Speaking of a public GodBy Dick Benner
“God is personal but never private,” he claims. In an age of private spiritualities, however, “the voice of the public God can scarcely be heard.” Can the devotees of private religion, he asks, even understand the politics of God?
Too many of us, concerned about the moral breakdown in the home, community and nation, have identified with the religious right and its alignment with politicians who promise quick-fix solutions.
On the other hand, some of us have become cynical about the political process, a state of mind that Wallis calls “a buffer against commitment.”
The way out of this dilemma, he says, is to form a new movement of Christians determined to “change the wind.” We need a religious community that raises a public voice, inspired by the prophets and Jesus, to lift up those marginalized by the greed of corporate elites.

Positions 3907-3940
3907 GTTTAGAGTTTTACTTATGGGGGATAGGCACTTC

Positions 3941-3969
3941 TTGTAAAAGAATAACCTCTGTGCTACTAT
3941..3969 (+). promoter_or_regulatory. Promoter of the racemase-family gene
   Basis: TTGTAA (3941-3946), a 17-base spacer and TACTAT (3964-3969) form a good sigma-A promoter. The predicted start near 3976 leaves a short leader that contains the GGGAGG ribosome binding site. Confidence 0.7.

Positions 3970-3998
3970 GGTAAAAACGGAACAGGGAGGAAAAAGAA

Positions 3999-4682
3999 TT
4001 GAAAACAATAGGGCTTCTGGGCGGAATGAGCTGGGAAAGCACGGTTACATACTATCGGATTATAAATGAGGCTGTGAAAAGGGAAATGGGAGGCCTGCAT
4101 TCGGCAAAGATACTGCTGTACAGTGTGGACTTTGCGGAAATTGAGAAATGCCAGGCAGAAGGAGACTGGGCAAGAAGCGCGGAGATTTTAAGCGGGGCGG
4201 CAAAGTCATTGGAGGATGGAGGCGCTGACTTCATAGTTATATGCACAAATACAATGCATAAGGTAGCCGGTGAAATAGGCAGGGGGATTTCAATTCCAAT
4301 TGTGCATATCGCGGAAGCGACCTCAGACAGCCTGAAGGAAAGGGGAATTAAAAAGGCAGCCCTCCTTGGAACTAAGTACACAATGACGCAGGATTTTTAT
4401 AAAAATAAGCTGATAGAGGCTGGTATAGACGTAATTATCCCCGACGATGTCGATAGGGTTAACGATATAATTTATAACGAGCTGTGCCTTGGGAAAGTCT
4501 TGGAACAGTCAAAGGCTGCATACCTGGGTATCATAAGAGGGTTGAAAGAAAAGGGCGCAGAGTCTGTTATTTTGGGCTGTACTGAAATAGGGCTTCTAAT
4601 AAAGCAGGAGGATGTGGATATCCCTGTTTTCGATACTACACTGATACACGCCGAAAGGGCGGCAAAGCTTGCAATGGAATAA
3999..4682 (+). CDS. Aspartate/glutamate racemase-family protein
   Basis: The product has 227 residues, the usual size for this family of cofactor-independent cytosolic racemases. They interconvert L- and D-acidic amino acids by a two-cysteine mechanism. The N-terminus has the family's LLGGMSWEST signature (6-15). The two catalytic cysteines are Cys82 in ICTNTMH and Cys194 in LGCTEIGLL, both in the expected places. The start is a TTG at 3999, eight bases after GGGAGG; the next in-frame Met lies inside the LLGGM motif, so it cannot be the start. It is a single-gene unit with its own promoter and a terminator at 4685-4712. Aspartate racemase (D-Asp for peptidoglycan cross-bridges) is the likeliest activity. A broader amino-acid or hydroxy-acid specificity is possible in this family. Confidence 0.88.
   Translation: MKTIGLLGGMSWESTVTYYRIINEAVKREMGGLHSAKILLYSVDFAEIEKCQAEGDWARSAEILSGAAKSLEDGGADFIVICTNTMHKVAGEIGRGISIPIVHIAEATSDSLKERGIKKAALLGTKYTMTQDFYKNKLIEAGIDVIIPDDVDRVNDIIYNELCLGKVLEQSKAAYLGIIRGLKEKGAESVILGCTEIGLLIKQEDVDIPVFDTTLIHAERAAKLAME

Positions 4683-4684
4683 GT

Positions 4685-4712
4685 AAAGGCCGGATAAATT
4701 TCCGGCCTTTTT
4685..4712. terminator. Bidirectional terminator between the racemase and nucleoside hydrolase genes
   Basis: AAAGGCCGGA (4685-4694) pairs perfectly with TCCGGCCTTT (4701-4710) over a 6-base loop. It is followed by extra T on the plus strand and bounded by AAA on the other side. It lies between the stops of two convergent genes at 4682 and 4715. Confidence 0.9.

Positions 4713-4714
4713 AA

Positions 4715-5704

This sounds like a sound movement to join.
Dick Benner, a university assistant professor of communication, teaches journalism and directs the Shalom Foundation of Harrisonburg, Va., publisher of every-home newspapers for churches.
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